3305 Ancient Coins. Greek. Thessaly, Larissa (c.356-342 BC), Silver Didrachm, head of nymph Larissa facing three- quarters to left, hair in ampyx, rev ?API-S-AI?N, bridled horse pacing right, 12.19g (Lorber, SNR 79, 2000, Phase L-III, 66 (same dies), pl. 5; BMC 55; SNG Cop 119). Attractive style, lightly toned, nearly extremely fine. Estimate: £2800-3200

3373 Ancient Coins. Greek.Bruttium, Kroton (c.530-500 BC), Silver Incuse Stater, OPO, tripod, two serpents emerging from bowl, raised border, rev tripod incuse, 8.02g (SNG ANS 228; HN Italy 2075). Attractive cabinet tone, good very fine to nearly extremely fine. From The Dr E O and Mrs F M Halliwell Collection of Ancient and English Coins. Estimate: £1200-1500

3576 English Coins. Richard III (1483-1485), Gold Angel, type 2b, St Michael and dragon, initial mark boar’s head 1 over halved sun and rose 1, RICARD” X DI XX GRA”REX X ANGL” X Z FRANC, rev ship sailing right, with long bowsprit that intrudes legend, quartered shield on hull, R over E and rose close to mast above, wire line inner circle, initial mark halved sun and rose 1, PER CRVCE” X TVA X SALVA NOS XPC X REDEMPT, 5.03g (Sch 484; N 1676; S 2151). Weak very fine and a little short of flan, extremely rare. ex R T Cassall collection, Glendinings, 3 December 1924, lot 224, sold for £8/-/- ex G C Drabble collection, Glendinings, 4 July 1939, lot 120, sold for £10/-/- ex David Dupree collection, sold to Spink 1989 ex Spink Auction 90, March 1992, lot 18 Estimate: £8000-10,000

3578 English Coins. Mary (1553-1554), Gold Angel, class I, St Michael of neat style and small wings slaying dragon, wire line circle, initial mark pomegranate (1553-1554) both sides, legend with annulet stops both sides, rev ship sailing right, long bowsprit terminates in field, linear circle, large quartered arms, M and rose above, plain forecastles, 5.18g (Sch 714/721; N 1958; S 2490). Weak in parts, very fine and very rare. Estimate: £6000-8000 3580 English Coins. Charles I (1625-1649), Gold Triple-Unite or Three Pound Piece, Oxford Mint, 1644, OXON type, crowned and armoured half-length portrait of the King left, holding upright sword in right hand, laurel branch in left hand, Oxford plumes in field, bust breaks inner beaded circle at crown and sword hilt, initial mark small Shrewsbury style plume with band, CAROLVS.D:G.MAG:BRI:FRA:ET.HIBER:REX., toothed border both sides, rev legend on wavy wire line scroll with initial mark five pellets, EXVRGAT. DEVS. DISSIPENTVR. INIMICI:.: surrounds and continues into Declaration, RELIG:PROT .LEG:ANG: LIBER: PAR: in three lines on continuous scroll at centre, .1644. and .OXON. below, value “III” and three Shrewsbury-style plumes above, 26.93g (Beresford-Jones dies VII/S11; Schneider 303 – SCBI 57; Brooker 841; N 2385; S 2729). Attractive red tone, slight striking weakness at hands on obverse and corresponding part of reverse on declaration, rim thicker in some parts than others, some light flan flaws on the reverse and one small pit in the obverse field to left of sword, light raised die striations evident on the obverse which are typical for this type, otherwise fully round good very fine, with a detailed face and pleasing portrait, it is rare to find a nice and well centred coin with such a good provenance. ex Lady Duveen collection, Glendinings, 29 September 1964, lot 50, sold for £1700 (hammer) ex Spink Numismatic Circular, November 1972, item 10435 ex St James Auction 2, 11 May 2005, lot 129 Estimate: £50,000-60,000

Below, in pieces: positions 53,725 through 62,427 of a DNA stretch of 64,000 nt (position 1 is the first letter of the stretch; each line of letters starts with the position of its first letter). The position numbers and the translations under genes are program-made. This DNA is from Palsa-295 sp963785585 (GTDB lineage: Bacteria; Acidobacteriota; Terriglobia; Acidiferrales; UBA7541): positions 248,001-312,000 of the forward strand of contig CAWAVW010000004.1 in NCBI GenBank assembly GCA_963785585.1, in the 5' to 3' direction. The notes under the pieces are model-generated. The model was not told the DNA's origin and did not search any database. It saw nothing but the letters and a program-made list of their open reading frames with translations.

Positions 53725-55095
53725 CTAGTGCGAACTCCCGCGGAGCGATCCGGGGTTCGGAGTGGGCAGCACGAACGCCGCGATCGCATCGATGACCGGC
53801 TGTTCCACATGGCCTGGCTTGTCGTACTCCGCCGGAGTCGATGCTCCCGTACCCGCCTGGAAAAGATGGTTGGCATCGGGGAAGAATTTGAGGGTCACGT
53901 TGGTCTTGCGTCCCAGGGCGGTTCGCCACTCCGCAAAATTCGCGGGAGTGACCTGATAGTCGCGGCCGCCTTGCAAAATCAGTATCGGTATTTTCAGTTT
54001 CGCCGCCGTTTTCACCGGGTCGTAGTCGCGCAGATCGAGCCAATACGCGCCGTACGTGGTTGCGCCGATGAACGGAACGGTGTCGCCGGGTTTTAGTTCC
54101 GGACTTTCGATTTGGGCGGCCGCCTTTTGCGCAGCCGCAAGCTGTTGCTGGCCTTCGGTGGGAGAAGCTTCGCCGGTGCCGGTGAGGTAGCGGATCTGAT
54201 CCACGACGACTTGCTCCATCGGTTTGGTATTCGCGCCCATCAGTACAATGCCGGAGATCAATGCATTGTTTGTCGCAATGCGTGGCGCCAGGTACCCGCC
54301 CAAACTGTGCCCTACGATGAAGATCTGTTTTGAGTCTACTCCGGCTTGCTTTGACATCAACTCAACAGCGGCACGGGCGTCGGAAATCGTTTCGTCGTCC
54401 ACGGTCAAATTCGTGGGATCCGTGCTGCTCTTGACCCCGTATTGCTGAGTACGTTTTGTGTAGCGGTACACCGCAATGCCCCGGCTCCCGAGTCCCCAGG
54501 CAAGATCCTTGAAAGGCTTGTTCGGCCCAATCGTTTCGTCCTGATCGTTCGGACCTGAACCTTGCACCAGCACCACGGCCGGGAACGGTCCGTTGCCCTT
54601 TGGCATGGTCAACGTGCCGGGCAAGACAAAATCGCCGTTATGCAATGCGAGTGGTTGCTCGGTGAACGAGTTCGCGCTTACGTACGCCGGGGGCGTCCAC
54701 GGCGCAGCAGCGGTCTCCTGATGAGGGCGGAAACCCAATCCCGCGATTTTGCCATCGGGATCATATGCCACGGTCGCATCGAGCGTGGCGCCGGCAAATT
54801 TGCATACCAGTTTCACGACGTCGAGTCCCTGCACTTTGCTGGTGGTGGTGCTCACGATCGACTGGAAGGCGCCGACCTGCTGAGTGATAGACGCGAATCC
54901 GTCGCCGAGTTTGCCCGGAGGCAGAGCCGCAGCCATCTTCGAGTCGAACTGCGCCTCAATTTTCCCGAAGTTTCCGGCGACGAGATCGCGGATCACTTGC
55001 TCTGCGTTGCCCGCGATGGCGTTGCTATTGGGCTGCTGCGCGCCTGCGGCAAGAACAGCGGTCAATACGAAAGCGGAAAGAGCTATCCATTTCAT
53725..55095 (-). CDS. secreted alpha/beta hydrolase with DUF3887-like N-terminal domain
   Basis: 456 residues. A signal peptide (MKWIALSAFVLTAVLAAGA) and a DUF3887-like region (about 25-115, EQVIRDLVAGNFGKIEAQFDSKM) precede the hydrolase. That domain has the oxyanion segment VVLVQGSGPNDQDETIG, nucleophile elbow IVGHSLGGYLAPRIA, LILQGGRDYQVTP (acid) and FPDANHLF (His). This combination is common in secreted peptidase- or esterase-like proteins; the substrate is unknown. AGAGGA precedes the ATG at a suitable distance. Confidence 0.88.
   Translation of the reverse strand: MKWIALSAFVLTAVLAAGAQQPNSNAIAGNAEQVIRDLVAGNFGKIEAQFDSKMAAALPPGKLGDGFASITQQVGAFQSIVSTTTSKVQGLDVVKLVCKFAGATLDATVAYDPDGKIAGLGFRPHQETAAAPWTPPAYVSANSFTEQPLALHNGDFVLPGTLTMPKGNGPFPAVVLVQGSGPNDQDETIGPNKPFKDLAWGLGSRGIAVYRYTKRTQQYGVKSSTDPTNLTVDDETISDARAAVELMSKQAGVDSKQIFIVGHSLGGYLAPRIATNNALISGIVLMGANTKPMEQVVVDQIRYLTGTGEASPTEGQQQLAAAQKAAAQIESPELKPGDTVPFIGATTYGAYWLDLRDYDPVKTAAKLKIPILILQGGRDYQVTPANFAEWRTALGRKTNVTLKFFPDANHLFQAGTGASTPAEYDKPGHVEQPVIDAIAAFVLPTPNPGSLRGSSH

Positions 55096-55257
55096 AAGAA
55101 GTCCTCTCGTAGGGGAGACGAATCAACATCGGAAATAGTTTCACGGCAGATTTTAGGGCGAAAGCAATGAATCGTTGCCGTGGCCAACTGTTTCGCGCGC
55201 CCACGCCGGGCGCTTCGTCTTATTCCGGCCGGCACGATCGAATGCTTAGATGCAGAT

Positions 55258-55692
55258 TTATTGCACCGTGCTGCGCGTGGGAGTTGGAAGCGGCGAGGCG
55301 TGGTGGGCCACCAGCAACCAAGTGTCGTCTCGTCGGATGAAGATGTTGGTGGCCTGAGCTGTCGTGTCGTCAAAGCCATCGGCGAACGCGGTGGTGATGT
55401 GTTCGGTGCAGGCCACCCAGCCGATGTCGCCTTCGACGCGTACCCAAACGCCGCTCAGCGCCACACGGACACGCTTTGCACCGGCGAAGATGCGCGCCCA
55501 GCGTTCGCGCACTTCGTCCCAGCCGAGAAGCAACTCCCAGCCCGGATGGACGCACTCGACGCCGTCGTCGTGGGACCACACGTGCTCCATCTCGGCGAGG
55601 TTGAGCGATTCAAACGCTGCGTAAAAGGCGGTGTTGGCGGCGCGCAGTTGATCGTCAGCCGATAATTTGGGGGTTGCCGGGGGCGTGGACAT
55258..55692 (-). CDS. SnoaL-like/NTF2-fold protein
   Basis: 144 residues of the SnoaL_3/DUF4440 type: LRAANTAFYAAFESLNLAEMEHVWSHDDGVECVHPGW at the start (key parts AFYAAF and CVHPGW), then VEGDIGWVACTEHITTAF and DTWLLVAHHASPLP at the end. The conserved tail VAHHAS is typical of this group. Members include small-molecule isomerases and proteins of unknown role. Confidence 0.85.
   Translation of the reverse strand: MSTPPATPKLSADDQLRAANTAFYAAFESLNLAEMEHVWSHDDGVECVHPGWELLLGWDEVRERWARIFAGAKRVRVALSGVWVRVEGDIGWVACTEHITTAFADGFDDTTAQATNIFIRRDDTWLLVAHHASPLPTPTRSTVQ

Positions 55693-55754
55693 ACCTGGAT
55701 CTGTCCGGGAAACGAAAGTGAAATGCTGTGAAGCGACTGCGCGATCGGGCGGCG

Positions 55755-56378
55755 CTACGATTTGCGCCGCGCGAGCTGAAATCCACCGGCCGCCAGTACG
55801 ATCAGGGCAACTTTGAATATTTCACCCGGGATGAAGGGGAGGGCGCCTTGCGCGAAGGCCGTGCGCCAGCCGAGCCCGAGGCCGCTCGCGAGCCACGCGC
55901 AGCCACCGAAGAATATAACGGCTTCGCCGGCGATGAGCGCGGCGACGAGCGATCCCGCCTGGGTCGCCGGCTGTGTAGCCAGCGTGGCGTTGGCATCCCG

3583 English Coins. Anne (1702-1714), Gold 5-Guineas, 1703, VIGO., provenance mark below draped bust facing left, ANNA.DEI. GRATIA., toothed border both sides, rev inverted die axis, crowned cruciform shields, sceptres in angles, rose at centre, semi-frosted inner rings to small crowns, small stop above right of English crown, date either side, with “J” type 1, .MAG BR.FRA ET.HIB REG., edge inscribed in raised letters .+DECVS. ET. TVTAMEN. ANNO. REGNI. SECVNDO., 41.59g (Sch 523; MCE 197; S 3561). Some porosity to the obverse fields, dig on lower cheek and one on neck, the reverse lightly toned retaining brilliance with no porosity, the rim a little nicked in places, otherwise almost very fine, the reverse good very fine, extremely rare, the most desirable of all the currency 5-Guineas.The highly desirable VIGO 5-Guineas was coined from gold captured by Admiral Sir George Rooke from a Franco-Spanish bullion fleet sheltering at Vigo Bay on 12 October 1702. A remarkable action. A Royal Warrant was issued to strike the captured bullion into coin and insert the word VIGO under the bust in permanent remembrance of the battle. Many different commemorative medals were struck as souvenirs. Under the personal supervision of the Master of the Mint, Sir Isaac Newton, just under 4,500lb of silver was transported in great pageantry to the Tower Mint to coin a great quantity of Crowns, Halfcrowns, Shillings and Sixpences. However a mere 7lb and 8oz of gold only, was captured and used to coin a short run of 5-Guineas, Guineas and ½-Guineas. For further reference on the battle of Vigo Bay and its consequences see “The Destruction of the Spanish Silver Fleet at Vigo in 1702” by H Kamen, Spink Numismatic Circular, June 1968. Estimate: £60,000-80,000